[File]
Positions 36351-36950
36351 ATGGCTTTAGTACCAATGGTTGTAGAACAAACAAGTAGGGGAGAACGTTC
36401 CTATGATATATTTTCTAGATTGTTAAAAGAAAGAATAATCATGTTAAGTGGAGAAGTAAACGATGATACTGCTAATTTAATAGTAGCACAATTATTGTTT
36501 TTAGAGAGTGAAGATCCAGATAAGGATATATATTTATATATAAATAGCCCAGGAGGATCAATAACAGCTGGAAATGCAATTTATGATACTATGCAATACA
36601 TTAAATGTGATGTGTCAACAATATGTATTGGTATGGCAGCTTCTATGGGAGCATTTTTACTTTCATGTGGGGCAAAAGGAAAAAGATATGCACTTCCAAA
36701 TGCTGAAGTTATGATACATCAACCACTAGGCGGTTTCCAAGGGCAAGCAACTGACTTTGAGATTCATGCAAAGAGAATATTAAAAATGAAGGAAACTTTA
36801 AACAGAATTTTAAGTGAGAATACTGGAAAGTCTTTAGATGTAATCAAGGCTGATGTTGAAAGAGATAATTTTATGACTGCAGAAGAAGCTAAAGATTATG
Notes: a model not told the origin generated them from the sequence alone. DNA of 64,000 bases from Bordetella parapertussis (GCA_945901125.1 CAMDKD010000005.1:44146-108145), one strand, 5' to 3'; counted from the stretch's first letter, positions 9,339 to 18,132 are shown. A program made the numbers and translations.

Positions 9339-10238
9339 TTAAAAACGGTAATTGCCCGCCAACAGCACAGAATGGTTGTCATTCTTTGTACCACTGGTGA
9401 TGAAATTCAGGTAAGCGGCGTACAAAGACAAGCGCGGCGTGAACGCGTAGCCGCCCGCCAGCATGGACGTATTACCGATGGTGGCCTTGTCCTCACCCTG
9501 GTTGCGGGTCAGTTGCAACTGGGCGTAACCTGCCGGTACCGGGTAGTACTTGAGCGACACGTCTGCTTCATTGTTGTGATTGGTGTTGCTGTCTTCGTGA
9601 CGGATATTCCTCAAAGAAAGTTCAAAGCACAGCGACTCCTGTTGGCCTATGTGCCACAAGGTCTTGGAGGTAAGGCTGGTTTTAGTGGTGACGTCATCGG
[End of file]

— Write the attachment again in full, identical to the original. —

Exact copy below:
Positions 36351-36950
36351 ATGGCTTTAGTACCAATGGTTGTAGAACAAACAAGTAGGGGAGAACGTTC
36401 CTATGATATATTTTCTAGATTGTTAAAAGAAAGAATAATCATGTTAAGTGGAGAAGTAAACGATGATACTGCTAATTTAATAGTAGCACAATTATTGTTT
36501 TTAGAGAGTGAAGATCCAGATAAGGATATATATTTATATATAAATAGCCCAGGAGGATCAATAACAGCTGGAAATGCAATTTATGATACTATGCAATACA
36601 TTAAATGTGATGTGTCAACAATATGTATTGGTATGGCAGCTTCTATGGGAGCATTTTTACTTTCATGTGGGGCAAAAGGAAAAAGATATGCACTTCCAAA
36701 TGCTGAAGTTATGATACATCAACCACTAGGCGGTTTCCAAGGGCAAGCAACTGACTTTGAGATTCATGCAAAGAGAATATTAAAAATGAAGGAAACTTTA
36801 AACAGAATTTTAAGTGAGAATACTGGAAAGTCTTTAGATGTAATCAAGGCTGATGTTGAAAGAGATAATTTTATGACTGCAGAAGAAGCTAAAGATTATG
Notes: a model not told the origin generated them from the sequence alone. DNA of 64,000 bases from Bordetella parapertussis (GCA_945901125.1 CAMDKD010000005.1:44146-108145), one strand, 5' to 3'; counted from the stretch's first letter, positions 9,339 to 18,132 are shown. A program made the numbers and translations.

Positions 9339-10238
9339 TTAAAAACGGTAATTGCCCGCCAACAGCACAGAATGGTTGTCATTCTTTGTACCACTGGTGA
9401 TGAAATTCAGGTAAGCGGCGTACAAAGACAAGCGCGGCGTGAACGCGTAGCCGCCCGCCAGCATGGACGTATTACCGATGGTGGCCTTGTCCTCACCCTG
9501 GTTGCGGGTCAGTTGCAACTGGGCGTAACCTGCCGGTACCGGGTAGTACTTGAGCGACACGTCTGCTTCATTGTTGTGATTGGTGTTGCTGTCTTCGTGA
9601 CGGATATTCCTCAAAGAAAGTTCAAAGCACAGCGACTCCTGTTGGCCTATGTGCCACAAGGTCTTGGAGGTAAGGCTGGTTTTAGTGGTGACGTCATCGG